Browsers are a common method for users to access apps and services. Even heavily mobile-centric apps (such as Instagram) are launching complementary browser versions. If you're thinking of developing a Web app, check out Google's new Chrome App model. Boasting an array of security features, the model will enable developers to build browser apps that have the security and native look and feel of regular desktop apps and deploy them over multiple platforms simultaneously.

Web Apps with Native-like Security

Just like regular Web apps, Chrome Apps are written in HTML5, JavaScript and CSS, which makes them portable across platforms and devices. However, they run very much like regular desktop apps and offer security benefits that were previously unavailable for the Web. Effective against the attacks launched at thousands of users every day, those benefits include the following:

Chrome Apps are sandboxed. This means they run in their own threads, separate from the influences of other websites or apps that may be open on a user's computer. Even if another app or browser tab the user has open is compromised, your own app will remain safer due to the layers of separation offered by Chrome.

They enforce common-sense security policies. Developers are unable to use many of the coding methods that usually cause such security vulnerabilities as cross-site scripting and code injection. (These types of attacks are the most common on the Web, most recently used to exploit eBay's iPhone app.) Chrome App developers are challenged to make sure their code runtime is shielded against active modification by attackers — in other words, they can't be lazy.

They allow users to receive verified app updates. Every time users open regular Web apps, their browsers load the code from scratch. This can be problematic if your Web server is compromised and users are then given malicious code. Developers using Chrome can push automatic updates that are code signed, meaning that the apps themselves will be able to determine the authenticity of an update before securely installing it. For security-critical applications such as banking or encrypted chat, this is key. Even if your servers are compromised, your users will still run a version of your app they know is trustworthy.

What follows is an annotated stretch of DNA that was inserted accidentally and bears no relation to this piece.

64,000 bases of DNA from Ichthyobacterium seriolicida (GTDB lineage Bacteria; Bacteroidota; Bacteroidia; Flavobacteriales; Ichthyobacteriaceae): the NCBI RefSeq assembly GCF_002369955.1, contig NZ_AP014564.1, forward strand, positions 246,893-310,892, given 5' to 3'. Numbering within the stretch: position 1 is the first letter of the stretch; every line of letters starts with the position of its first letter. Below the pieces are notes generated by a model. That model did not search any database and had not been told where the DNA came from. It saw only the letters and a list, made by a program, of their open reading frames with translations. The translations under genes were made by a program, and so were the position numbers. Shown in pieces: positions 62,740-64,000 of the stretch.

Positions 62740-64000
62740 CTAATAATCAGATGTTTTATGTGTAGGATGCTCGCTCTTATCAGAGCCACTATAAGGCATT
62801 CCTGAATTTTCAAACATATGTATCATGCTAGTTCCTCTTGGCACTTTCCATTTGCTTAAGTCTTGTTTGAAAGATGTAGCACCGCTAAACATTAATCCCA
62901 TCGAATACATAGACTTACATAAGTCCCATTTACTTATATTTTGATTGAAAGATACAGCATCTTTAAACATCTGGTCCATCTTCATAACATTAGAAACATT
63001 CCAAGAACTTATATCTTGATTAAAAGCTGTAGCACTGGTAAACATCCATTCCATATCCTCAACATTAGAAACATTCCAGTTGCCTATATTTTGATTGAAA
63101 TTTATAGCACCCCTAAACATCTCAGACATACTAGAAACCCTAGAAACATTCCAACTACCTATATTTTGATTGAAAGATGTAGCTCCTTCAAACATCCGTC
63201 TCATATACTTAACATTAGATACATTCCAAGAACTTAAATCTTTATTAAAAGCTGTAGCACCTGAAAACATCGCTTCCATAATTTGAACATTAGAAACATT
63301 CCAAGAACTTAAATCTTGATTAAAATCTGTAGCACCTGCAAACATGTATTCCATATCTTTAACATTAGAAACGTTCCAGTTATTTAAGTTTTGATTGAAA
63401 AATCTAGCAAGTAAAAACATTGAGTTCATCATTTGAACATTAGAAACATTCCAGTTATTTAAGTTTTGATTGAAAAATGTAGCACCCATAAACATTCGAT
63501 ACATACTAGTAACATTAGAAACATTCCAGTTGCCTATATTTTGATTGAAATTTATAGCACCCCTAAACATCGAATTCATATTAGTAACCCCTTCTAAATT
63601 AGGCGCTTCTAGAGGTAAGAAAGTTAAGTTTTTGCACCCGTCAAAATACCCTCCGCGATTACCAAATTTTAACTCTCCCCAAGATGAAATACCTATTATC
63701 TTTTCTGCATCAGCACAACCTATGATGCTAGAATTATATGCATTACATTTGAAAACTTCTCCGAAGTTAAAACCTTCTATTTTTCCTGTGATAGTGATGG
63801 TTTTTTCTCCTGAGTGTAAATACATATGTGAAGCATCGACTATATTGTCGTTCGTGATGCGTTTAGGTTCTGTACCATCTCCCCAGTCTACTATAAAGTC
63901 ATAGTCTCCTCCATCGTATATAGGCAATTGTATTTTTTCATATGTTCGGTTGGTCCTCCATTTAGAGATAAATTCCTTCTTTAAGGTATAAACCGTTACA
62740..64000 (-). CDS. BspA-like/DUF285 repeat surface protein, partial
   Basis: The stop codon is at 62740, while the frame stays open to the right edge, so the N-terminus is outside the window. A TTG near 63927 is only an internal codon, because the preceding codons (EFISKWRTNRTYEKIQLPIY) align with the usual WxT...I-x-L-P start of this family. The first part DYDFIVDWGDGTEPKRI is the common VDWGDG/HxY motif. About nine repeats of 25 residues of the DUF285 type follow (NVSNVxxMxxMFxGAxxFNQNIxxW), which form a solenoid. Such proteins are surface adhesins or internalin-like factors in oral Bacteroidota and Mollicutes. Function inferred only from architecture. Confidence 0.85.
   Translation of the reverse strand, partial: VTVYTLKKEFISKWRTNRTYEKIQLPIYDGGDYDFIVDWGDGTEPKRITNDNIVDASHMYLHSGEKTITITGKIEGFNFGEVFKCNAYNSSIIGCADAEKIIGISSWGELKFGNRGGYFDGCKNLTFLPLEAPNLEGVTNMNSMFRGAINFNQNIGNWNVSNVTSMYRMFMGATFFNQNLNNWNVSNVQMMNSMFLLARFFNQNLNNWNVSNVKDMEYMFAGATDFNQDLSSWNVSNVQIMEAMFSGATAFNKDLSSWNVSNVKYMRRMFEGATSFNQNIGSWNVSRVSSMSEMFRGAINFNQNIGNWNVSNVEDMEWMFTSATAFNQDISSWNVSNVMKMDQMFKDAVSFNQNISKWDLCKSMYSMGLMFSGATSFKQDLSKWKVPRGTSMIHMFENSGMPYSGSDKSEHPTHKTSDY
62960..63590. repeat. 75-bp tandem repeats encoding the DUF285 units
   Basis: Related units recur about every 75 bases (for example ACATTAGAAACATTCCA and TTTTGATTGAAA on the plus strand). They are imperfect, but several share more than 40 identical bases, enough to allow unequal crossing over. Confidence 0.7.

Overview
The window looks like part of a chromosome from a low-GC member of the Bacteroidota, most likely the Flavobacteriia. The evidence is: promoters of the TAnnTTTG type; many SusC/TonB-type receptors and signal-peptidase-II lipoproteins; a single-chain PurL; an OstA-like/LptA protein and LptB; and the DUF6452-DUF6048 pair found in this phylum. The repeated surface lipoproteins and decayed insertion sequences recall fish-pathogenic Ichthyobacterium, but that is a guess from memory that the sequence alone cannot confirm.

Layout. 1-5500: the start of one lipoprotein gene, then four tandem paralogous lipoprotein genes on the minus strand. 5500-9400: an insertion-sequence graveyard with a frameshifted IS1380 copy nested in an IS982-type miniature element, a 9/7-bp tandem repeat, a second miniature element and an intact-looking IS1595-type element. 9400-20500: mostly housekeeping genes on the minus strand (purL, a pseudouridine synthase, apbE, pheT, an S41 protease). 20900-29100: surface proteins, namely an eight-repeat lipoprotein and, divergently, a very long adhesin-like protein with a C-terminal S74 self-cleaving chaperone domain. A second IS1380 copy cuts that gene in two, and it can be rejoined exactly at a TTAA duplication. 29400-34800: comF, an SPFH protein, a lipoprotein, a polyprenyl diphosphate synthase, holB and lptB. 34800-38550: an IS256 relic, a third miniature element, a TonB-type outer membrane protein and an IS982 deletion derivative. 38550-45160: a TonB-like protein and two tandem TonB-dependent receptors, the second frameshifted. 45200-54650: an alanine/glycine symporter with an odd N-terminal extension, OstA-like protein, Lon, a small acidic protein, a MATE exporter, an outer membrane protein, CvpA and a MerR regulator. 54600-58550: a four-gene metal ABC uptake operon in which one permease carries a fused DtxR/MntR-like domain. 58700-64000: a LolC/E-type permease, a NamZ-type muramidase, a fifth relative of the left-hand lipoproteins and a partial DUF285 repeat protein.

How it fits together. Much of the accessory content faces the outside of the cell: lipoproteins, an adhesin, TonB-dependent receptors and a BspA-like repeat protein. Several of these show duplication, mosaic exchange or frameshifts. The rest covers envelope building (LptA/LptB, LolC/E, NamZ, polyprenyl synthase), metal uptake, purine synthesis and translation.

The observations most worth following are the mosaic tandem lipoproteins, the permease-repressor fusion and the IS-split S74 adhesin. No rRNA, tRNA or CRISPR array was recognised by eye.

Because of these features, even heavily security- and encryption-centric apps are being deployed via Chrome.

Web Apps That Feel and Behave Like Desktop Apps

In addition to having many important security features that aren't available to regular Web apps, Chrome Apps also feel native: they run on Windows as if they're native Windows apps, on Mac as if they're native Mac apps, and so on — even though their code was only written once. This means these apps have the advantage of giving a more natural and integrated experience to users than regular Web apps.

Chrome Apps have access to system-level features. Unlike regular Web apps, Chrome Apps can access system features such as Bluetooth and USB devices, and more efficiently push notifications. This allows developers to integrate new and advanced features using regular Web-app-development practices.

Perhaps most importantly, they feel like apps. They are installed with their own entries in a user's App folder, they launch in their own windows, and they operate independently. They can even open and save files on a user's computer and behave in ways that regular Web apps can only aspire toward.

The Future of App Development

Chrome Apps offer a level of integration that's impossible to achieve with regular Web apps, while granting security benefits that are too valuable to ignore. If you're considering launching a browser app, look into the Chrome App model. Your developers and users will thank you for it, and you will most likely feel a lot better once your app's security audit report comes in.

Photo Source: Flickr

Nadim Kobeissi is a programmer and cryptography researcher whose work focuses on making encryption more accessible to people around the world. Nadim created Cryptocat, one of the world's most popular encrypted chat solutions, and miniLock, a new standard for file encryption. Nadim is a member of the W3C’s web cryptography working group. Currently, he works at Shapeshape, a programming studio based in Montréal.

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